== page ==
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Synthetic bio, proteins, the biofx biz

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One year ago in Genome Technology, we touched base with some of the leaders driving the field of synthetic biology. George Church, Drew Endy, Jay Keasling, and Tom Knight were just a few of the pioneering scientists we spoke with to bring you a first glimpse of what can be accomplished when engineering and biology shake hands. 

 

Since then, the synthetic biology community doesn't seem to be slowing down a bit. Most recently, Endy gave an overview of the young field's roots and directions when he granted an hour-long interview to the folks behind the Futures in Biotech podcast. Last summer, the US National Science Foundation granted a five-year, $17 million award to the Synthetic Biology Engineering Research Center at the University of California, Berkeley. Keasling helms the center, and his work so far has merited the attention of Discover magazine, which named him Scientist of the Year for 2006. North America doesn't have a monopoly on the young field, as a few universities in Europe are already on the prowl for faculty well-versed in synthetic bio. Zurich's ETH is among them, which is natural, considering the Synthetic Biology 3.0 conference is slated to take place there next June. Read more about what's on the horizon for synthetic biologists on page 30.

Last year, we also talked with Akhilesh Pandey about his success in using proteomics for genome annotation. Our news story came out right on the heels of work by Pandey and colleagues to identify proteins that help annotate the genome of Anopheles gambiae, malaria's most trustworthy vector. Most recently, Pandey's work hit the journal circuit again when his team published an analysis of the major publicly available databases containing protein-protein interaction information. The paper can be found in December's issue of BMC Bioinformatics. And if that's not enough, check out the protein-protein interaction tech guide in this issue.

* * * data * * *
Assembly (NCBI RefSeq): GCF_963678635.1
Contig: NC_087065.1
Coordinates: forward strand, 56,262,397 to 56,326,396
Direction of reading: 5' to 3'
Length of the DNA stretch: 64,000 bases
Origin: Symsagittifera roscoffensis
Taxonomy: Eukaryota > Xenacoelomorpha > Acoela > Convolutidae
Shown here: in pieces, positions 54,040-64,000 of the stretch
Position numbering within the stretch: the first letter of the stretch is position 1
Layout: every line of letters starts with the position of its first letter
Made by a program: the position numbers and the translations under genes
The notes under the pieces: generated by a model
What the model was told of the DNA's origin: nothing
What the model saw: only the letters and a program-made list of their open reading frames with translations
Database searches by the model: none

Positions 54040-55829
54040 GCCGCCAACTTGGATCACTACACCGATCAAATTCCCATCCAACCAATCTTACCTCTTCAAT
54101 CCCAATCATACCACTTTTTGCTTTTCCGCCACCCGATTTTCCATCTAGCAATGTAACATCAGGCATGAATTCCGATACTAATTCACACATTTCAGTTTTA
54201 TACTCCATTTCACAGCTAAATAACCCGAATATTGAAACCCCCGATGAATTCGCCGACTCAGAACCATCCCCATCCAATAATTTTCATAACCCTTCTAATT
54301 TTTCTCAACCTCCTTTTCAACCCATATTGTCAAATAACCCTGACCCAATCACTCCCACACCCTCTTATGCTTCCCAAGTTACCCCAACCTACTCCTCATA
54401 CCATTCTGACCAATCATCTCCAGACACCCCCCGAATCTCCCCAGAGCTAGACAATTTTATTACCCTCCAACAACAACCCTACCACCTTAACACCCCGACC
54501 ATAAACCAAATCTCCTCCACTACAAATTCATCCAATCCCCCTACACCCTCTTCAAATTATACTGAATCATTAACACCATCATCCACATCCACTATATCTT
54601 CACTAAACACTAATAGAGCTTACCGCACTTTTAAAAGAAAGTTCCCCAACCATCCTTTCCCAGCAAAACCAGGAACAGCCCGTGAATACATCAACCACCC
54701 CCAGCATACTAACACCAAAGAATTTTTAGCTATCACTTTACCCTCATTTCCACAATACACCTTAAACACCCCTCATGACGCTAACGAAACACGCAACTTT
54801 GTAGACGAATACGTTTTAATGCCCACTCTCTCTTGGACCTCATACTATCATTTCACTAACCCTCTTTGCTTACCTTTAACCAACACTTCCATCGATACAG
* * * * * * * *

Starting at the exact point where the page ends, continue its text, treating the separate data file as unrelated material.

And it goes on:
It was also last year that an FDA panel voted to re-label warfarin to better gauge starting doses based on the expression of variants of two genes. At this point, the agency is at the tail end of tightening up the language used to include genetic information in warfarin's label. In the meantime, the Harvard Partners Center for Genetics and Genomics has already launched a study to measure the effects on patients when such data is used to make clinical decisions about use of the blood thinning drug. The two-part trial is unique in that it plans to incorporate medical histories with genetics to create an algorithm for determining an appropriate dose for patients.

 

Five years ago, Genome Technology's cover story brought you a short history of the bioinformatics business. To that end, we profiled the Genetics Computer Group, which got its start as the University of Wisconsin's first bioinformatics core. GCG started small, stayed egalitarian, and generated profits as an independent business before being acquired by Oxford Molecular. When OxMol fell and sold its software business, GCG was acquired by Accelrys. Despite Accelrys' aggressive acquisition strategy, by which it later picked up SciTegic in 2004, all has not been smooth sailing. In early January, the company announced that it will shutter its bioinformatics R&D wing in Bangalore, as part of a restructuring plan slated to be completed by the end of this year.

The Scan

And Back

The New York Times reports that missing SARS-CoV-2 genome sequences are back in a different database.

Lacks Family Hires Attorney

A lawyer for the family of Henrietta Lacks plans to seek compensation from pharmaceutical companies that have used her cancer cells in product development, the Baltimore Sun reports.

For the Unknown

The Associated Press reports that family members are calling on the US military to use new DNA analysis techniques to identify unknown sailors and Marines who were on the USS Arizona.

PLOS Papers on Congenital Heart Disease, COVID-19 Infection Host MicroRNAs, Multiple Malformation Mutations

In PLOS this week: new genes linked to congenital heart disease, microRNAs with altered expression in COVID-19, and more.